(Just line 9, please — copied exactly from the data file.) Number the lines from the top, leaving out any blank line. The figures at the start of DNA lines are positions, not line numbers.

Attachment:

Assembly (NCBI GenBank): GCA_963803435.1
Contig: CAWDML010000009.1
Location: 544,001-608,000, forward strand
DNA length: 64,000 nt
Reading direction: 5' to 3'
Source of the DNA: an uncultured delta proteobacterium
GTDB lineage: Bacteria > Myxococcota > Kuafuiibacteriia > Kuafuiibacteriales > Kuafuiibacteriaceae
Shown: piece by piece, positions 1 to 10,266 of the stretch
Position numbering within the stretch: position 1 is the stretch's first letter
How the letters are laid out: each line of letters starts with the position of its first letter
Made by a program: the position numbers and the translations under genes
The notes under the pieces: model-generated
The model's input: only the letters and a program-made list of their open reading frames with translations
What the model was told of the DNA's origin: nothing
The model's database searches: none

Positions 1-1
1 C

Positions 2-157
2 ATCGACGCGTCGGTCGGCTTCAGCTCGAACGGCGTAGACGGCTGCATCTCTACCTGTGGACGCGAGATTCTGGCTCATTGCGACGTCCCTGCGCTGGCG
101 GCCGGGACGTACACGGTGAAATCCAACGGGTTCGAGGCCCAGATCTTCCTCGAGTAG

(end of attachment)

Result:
Position numbering within the stretch: position 1 is the stretch's first letter